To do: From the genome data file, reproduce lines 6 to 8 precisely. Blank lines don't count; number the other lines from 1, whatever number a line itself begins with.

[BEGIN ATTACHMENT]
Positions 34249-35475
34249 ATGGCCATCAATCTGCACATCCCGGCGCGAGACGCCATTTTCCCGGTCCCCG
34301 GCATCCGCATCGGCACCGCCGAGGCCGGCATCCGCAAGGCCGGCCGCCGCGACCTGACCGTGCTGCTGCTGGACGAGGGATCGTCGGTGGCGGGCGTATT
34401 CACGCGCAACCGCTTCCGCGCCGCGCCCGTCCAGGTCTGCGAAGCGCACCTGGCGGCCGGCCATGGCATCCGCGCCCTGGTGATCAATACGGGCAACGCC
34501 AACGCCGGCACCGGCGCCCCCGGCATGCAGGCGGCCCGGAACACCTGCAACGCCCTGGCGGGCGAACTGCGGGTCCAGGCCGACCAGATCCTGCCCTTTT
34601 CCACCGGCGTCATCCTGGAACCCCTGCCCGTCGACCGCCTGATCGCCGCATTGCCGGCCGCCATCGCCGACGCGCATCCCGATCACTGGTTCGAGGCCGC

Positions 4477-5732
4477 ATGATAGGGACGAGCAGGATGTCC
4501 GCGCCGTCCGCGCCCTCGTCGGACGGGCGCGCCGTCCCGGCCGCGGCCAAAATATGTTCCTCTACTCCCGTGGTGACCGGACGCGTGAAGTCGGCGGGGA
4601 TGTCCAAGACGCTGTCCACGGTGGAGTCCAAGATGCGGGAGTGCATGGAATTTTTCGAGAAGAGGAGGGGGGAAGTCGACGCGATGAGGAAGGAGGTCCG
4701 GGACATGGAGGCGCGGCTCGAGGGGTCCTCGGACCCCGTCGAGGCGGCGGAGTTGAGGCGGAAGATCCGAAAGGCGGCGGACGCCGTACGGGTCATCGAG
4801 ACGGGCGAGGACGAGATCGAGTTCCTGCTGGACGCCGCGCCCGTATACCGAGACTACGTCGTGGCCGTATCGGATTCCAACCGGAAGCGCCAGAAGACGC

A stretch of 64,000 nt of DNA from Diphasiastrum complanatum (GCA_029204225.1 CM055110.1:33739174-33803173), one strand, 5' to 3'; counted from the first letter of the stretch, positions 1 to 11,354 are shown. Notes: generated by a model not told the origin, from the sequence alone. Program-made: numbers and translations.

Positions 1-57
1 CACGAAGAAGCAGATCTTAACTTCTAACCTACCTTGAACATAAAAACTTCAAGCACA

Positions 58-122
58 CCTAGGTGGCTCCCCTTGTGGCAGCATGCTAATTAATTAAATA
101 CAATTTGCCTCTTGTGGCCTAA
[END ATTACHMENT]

34601 CCACCGGCGTCATCCTGGAACCCCTGCCCGTCGACCGCCTGATCGCCGCATTGCCGGCCGCCATCGCCGACGCGCATCCCGATCACTGGTTCGAGGCCGC

Positions 4477-5732
4477 ATGATAGGGACGAGCAGGATGTCC